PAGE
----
Irish banks have quietly shed thousands of retail staff as they turn to digital

Further branch closures and cuts are expected as the banks return to profits.

By Killian Woods Reporter, Fora

THOUSANDS OF JOBS have been trimmed from the retail divisions of Ireland’s biggest banks since the financial crisis hit as the companies embrace technology and strip back their payrolls.

Fora analysis of the headcounts at Ireland’s four largest banks show that AIB, Bank of Ireland and Ulster Bank have all steadily cut staff numbers from their retail operations over the past decade.

The trend has continued since Ireland began to emerge from the downturn, with a further 1,500 workers shed since 2012.

The largest decrease came at Bank of Ireland. Staff in the company’s retail arm have nearly halved since 2008 to an average of 4,251 last year.

At the state-owned AIB, the number of staff across its retail division fell by 2,310 since 2008 to 5,436 – a near-30% decrease.

Ulster Bank saw a decrease of 346 people over the same time period. It now employs 1,227 across its retail section, more than 20% less than a decade ago.

Permanent TSB has also cut a large number of staff over the past 10 years as ‘core’ bank employee numbers dropped from 4,856 in 2008 to 2,399 across last year. The bank no longer reports separate retail staff figures.

Speaking to Fora, Davy banking analyst Emer Lang said the decision to trim staff at a retail level is driven by customer behaviour.

“It’s a consistent theme, and you can’t say there won’t be further reductions in staff numbers,” she said.

“Transaction data shows that banks are seeing strong growth in digital, and it has become difficult for banks to argue that they need a retail footprint.”

Ireland Earns Bank of Ireland
Source: AP/Press Association Images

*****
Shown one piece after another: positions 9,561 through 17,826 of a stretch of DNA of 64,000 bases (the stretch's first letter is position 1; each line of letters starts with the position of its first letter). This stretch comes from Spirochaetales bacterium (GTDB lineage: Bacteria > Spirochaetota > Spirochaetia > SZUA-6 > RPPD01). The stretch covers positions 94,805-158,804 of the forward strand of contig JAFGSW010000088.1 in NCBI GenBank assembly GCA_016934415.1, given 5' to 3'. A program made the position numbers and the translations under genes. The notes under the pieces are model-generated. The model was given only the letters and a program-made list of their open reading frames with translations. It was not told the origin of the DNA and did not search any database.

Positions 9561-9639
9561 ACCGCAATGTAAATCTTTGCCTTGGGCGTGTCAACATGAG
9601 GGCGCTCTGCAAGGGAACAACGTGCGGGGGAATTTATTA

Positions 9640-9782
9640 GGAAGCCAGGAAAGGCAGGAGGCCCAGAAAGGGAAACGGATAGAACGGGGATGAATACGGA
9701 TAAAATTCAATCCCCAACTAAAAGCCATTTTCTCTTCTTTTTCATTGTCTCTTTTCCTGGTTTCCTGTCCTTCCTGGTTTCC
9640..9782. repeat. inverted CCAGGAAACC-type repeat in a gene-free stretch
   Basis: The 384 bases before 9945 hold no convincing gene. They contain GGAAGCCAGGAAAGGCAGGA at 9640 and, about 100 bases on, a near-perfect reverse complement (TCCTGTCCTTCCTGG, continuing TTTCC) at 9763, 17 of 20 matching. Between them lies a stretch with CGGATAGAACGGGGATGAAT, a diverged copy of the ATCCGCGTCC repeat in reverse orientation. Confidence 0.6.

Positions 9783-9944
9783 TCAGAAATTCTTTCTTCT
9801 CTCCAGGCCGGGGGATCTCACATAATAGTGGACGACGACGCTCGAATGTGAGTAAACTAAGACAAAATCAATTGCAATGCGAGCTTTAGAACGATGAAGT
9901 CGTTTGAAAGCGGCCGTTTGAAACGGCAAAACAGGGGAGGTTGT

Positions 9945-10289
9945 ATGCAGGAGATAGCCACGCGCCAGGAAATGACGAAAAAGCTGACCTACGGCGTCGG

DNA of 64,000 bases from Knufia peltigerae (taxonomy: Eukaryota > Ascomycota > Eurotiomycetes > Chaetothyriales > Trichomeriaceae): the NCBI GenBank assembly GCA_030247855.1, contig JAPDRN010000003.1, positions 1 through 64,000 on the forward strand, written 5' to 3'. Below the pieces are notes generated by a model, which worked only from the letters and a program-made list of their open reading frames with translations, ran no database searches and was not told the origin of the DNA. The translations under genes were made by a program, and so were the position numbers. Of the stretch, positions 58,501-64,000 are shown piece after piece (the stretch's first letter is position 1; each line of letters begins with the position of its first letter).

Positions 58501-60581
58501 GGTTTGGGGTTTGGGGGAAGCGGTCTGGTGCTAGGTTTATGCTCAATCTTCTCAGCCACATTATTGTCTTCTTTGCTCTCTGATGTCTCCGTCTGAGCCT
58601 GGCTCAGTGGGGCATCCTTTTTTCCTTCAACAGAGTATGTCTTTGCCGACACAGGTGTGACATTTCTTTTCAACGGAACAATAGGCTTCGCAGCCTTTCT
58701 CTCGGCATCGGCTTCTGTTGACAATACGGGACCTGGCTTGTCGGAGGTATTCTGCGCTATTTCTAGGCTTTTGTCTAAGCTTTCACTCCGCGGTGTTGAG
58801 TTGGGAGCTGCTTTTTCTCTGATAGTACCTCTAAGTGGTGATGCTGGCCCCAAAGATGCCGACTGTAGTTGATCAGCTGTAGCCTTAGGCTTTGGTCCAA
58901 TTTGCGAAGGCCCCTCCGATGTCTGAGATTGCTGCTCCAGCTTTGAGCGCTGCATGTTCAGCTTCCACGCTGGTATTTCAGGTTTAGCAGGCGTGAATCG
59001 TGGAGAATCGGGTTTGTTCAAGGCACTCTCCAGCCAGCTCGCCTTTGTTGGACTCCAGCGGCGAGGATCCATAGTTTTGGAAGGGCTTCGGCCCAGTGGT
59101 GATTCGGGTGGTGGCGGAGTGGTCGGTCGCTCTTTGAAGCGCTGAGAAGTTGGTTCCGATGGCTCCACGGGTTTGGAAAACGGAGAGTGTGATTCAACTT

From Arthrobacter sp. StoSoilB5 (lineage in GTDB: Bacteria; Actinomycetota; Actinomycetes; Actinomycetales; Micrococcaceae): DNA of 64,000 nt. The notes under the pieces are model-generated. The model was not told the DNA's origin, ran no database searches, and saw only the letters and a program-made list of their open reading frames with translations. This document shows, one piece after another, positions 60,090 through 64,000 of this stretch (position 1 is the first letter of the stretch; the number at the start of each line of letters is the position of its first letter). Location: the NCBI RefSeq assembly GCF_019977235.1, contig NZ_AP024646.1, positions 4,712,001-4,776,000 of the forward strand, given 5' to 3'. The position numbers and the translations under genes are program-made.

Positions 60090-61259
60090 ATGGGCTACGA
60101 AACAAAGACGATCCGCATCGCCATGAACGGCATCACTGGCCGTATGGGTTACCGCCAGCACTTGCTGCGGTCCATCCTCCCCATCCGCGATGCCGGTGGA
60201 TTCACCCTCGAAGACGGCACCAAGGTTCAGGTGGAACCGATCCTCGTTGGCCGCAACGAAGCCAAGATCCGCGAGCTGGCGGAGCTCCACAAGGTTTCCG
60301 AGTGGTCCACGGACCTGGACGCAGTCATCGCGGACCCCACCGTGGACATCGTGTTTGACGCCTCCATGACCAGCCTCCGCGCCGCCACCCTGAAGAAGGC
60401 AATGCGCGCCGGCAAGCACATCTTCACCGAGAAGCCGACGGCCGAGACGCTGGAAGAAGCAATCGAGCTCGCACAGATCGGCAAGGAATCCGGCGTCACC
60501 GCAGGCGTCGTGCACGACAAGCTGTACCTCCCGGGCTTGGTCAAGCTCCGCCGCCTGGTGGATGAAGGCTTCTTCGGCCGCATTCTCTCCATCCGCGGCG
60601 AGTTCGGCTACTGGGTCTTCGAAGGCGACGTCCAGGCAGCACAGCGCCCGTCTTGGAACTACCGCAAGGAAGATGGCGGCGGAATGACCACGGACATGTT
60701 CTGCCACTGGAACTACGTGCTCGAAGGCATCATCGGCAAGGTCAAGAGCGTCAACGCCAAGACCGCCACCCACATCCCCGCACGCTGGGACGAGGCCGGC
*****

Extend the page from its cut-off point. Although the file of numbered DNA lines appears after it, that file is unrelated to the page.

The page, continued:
Ulster Bank reportedly plans to close more than one-quarter of its branches in the Republic, although the bank hasn’t officially announced any closures. It said earlier this week that the situation was kept “under review”.

Lang added that a lot of the banks are making sizeable investments in technology to try and cater for the growth in demand for digital banking.

Last year, it was reported that Bank of Ireland would spend up to €500 million on a project to upgrade its IT products with banking technology developed by Swiss firm Temenos.

Redundancies

The consistent decrease in numbers of retail staff in Ireland’s top banks has been partially driven by a raft of voluntary redundancy schemes introduced over the past decade as the banks cut costs to fix their ravaged balance sheets.

The voluntary redundancy trend has continued into 2017, with AIB and Ulster Bank continuing to trim staff in their Northern Irish divisions.

Ulster Bank IT failings
Source: Niall Carson

Last year AIB revealed a voluntary redundancy plan to lay off around 150 people from its retail and business banking sections, while in 2012 the company also announced a similar programme that would facilitate a reduction of at least 2,500 in overall employees by March 2014.

[embed id="embed_2"]

Five years ago, Bank of Ireland also revealed a redundancy agreement that would see up to 1,000 people leave the bank. A similar voluntary scheme in 2012 at Ulster Bank to offload 950 workers was oversubscribed.

Financial Services Union (FSU) general secretary Larry Broderick told Fora that the union was concerned by plans from major Irish banks to continue trimming staff even though they have returned to profitability.

All four of the major Irish banks delivered operating profits last year, although Permanent TSB’s net results were pushed into the red by one-off restructuring costs.

Broderick said that since the economic environment in which banks operate has changed, the main approach from retail banks needs to change as well.

“To date, reductions in staffing and branches have been taken by each individual bank according to its own short-term agenda. We want to see that change,” he said.

“We have proposed that all stakeholders come together to set a medium- to long-term strategy for banking in Ireland. We need to plan now for the banking structure we want to see over the next decade.

“There is a very positive role for retail banking and the branch network into the future as it facilitates the type of customer relationships that are crucial to a sustainable banking business.”

The Banking & Payments Federation Ireland was contacted on behalf of the industry, but it declined to comment.